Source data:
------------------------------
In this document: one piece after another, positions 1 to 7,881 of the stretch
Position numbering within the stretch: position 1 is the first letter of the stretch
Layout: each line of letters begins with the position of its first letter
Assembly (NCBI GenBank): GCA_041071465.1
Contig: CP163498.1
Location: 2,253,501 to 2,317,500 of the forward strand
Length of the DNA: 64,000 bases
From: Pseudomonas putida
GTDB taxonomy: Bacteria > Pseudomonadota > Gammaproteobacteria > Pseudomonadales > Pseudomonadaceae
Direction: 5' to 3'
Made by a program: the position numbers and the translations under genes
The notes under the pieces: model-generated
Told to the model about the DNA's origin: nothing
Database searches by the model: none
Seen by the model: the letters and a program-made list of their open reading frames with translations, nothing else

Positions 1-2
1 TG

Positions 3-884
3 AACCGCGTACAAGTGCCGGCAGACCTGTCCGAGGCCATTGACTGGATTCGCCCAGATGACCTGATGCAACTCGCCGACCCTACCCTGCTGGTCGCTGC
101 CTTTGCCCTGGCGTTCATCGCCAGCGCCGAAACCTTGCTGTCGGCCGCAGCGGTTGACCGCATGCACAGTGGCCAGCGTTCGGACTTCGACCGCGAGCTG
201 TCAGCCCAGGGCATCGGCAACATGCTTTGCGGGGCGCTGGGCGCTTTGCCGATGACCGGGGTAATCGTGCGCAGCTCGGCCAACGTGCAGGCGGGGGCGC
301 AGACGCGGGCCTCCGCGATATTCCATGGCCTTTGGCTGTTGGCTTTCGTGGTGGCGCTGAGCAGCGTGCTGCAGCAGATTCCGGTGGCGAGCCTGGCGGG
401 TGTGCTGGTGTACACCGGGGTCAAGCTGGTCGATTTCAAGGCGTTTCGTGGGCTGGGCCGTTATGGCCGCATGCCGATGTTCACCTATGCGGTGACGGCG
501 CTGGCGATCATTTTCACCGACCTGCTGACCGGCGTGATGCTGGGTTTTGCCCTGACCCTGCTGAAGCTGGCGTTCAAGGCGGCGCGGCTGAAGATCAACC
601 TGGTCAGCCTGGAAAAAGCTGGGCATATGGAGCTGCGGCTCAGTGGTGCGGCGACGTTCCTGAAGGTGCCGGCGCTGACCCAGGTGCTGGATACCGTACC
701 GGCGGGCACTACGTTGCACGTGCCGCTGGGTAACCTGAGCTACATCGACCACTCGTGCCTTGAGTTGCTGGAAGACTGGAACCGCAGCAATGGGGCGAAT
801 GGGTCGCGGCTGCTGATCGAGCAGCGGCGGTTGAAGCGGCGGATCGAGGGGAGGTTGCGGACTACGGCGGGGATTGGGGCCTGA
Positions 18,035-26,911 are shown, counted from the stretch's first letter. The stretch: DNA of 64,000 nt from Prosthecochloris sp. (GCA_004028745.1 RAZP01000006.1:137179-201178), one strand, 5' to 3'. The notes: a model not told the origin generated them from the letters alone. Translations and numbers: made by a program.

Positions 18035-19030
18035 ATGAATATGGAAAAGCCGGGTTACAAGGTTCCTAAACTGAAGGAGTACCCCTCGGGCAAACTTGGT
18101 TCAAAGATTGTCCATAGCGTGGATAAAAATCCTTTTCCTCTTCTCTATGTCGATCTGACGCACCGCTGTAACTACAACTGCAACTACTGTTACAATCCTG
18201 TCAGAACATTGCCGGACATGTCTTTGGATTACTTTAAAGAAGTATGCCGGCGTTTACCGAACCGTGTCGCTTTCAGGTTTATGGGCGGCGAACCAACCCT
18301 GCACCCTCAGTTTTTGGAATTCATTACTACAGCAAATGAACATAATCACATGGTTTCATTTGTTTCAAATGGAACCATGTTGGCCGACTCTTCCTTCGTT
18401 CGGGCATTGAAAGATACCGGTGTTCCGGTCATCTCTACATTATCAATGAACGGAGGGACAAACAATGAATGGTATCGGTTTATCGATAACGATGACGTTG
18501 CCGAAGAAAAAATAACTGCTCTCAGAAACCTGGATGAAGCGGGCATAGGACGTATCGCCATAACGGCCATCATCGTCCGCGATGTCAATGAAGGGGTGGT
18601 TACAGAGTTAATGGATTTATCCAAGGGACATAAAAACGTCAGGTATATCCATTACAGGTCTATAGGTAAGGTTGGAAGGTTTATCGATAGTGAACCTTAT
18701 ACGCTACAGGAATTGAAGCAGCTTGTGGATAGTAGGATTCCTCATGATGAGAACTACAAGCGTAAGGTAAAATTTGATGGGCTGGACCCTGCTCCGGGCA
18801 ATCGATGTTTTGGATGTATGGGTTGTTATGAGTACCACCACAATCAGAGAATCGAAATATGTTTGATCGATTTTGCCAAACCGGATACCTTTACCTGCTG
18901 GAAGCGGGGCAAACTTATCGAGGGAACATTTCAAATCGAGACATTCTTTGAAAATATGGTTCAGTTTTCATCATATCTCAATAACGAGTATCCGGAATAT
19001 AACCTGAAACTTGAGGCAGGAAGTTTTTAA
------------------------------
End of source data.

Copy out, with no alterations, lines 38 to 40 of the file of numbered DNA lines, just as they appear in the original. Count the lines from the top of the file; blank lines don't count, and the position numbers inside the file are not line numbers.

18801 ATCGATGTTTTGGATGTATGGGTTGTTATGAGTACCACCACAATCAGAGAATCGAAATATGTTTGATCGATTTTGCCAAACCGGATACCTTTACCTGCTG
18901 GAAGCGGGGCAAACTTATCGAGGGAACATTTCAAATCGAGACATTCTTTGAAAATATGGTTCAGTTTTCATCATATCTCAATAACGAGTATCCGGAATAT
19001 AACCTGAAACTTGAGGCAGGAAGTTTTTAA